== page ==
A study of creative Taiwanese university students in industrial design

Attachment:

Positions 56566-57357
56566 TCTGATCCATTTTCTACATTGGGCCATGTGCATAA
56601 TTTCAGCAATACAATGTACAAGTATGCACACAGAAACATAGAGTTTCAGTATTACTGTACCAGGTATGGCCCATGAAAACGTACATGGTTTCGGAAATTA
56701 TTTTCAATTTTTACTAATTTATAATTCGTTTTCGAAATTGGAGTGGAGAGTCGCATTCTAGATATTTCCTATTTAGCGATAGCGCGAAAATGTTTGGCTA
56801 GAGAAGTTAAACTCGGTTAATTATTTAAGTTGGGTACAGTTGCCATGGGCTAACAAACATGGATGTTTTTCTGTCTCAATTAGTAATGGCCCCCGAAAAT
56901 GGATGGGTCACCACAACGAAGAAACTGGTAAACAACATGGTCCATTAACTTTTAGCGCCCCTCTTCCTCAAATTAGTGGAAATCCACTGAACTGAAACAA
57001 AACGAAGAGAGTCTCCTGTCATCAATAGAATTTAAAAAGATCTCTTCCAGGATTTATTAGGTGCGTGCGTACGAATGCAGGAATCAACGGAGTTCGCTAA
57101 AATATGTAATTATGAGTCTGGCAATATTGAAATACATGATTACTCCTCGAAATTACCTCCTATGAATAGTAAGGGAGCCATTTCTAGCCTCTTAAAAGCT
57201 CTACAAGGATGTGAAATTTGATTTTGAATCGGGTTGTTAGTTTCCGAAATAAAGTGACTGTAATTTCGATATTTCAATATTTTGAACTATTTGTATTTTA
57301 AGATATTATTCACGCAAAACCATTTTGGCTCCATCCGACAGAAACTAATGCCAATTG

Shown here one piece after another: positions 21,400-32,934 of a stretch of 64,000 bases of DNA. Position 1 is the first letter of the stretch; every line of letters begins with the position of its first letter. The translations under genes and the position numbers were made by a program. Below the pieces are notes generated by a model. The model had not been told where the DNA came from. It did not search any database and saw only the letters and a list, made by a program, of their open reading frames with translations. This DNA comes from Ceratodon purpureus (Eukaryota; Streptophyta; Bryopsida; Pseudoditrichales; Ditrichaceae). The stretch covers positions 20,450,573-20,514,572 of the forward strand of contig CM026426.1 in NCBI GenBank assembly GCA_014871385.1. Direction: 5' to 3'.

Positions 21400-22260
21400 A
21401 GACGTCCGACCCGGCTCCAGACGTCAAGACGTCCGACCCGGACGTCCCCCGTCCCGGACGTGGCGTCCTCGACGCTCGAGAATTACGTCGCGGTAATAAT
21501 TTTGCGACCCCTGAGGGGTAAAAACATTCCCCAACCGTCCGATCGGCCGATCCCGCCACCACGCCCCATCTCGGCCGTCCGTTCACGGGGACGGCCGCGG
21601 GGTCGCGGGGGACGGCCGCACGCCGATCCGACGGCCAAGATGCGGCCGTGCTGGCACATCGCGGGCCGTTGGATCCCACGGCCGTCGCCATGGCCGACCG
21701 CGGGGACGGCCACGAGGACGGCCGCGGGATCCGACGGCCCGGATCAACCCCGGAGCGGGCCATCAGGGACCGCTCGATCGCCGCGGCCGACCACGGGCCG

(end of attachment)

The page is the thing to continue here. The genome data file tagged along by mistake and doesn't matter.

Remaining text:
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University professors in industrial design programs have been trained as designers, and have not been trained to teach highly creative students. In addition, instructors of industrial design have not been trained to recognize students’ strengths and individual needs. If industrial design programs are to be successful, educators need to better understand the creative characteristics of industrial design students and their perceptions of what contributes to classrooms that enhance creativity. To address this problem, this research study examined the following questions: (1) How do students in an industrial design program identify their creative characteristics? (2) What are the perceptions of students in an industrial design program regarding creativity and successful creative individuals? (3) What are the perceptions of students in an industrial design program regarding learning environments that enhance their creativity? This study examined the perceptions of four university students in an industrial design program in Taiwan. Through semi-structured interviews, classroom observations, and document review, the researcher attempted to describe the cultural reality of highly creative industrial design majors.|This study revealed specific creative characteristics of the four students. Their perceptions of creativity and successful creative individuals incorporated both Western and Eastern views of creativity. In addition, open, psychologically safe and supportive classroom climates were highly valued as effective environments to enhance creativity. Furthermore, the participants’ highlighted a variety of suggestions for college professors to design learning environments and instructional approaches that enhance students’ creativity in university classrooms.